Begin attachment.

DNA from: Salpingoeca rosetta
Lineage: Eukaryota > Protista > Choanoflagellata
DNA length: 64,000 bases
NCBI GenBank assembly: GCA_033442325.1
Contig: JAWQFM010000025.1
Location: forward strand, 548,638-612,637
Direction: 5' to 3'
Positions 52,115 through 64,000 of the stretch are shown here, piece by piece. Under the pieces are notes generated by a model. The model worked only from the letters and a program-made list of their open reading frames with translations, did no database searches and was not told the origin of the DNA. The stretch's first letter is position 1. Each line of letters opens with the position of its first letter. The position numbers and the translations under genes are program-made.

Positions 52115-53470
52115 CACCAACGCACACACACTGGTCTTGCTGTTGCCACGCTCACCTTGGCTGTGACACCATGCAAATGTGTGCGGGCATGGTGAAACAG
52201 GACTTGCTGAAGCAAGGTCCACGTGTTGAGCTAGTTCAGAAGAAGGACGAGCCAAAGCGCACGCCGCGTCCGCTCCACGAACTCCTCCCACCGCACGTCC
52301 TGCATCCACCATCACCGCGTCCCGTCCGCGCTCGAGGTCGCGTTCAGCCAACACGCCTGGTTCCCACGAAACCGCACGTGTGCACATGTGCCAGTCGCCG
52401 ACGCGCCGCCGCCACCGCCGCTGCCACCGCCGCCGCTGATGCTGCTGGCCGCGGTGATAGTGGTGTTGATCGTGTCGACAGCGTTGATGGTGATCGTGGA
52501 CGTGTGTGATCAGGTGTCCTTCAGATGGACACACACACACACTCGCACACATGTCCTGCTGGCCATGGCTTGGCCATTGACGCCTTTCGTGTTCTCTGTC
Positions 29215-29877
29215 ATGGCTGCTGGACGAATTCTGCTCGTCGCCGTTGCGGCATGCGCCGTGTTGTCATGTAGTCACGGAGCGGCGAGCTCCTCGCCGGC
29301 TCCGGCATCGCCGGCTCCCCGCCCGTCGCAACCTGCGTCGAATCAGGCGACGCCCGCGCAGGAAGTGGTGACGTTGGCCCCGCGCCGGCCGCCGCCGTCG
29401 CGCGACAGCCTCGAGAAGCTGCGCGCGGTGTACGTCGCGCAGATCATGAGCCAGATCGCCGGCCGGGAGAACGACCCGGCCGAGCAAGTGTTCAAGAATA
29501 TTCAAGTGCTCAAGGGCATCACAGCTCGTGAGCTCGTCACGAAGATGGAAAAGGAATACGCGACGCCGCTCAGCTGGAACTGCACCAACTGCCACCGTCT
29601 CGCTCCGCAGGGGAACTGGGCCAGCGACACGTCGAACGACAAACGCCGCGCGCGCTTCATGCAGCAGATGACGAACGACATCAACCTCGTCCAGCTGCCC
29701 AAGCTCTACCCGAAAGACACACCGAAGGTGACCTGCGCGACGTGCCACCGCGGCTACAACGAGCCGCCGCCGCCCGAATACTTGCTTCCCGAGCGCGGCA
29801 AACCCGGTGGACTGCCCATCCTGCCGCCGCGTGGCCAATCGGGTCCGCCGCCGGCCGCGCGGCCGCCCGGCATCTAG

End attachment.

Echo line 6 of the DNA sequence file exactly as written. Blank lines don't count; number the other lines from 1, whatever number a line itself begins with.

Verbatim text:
Location: forward strand, 548,638-612,637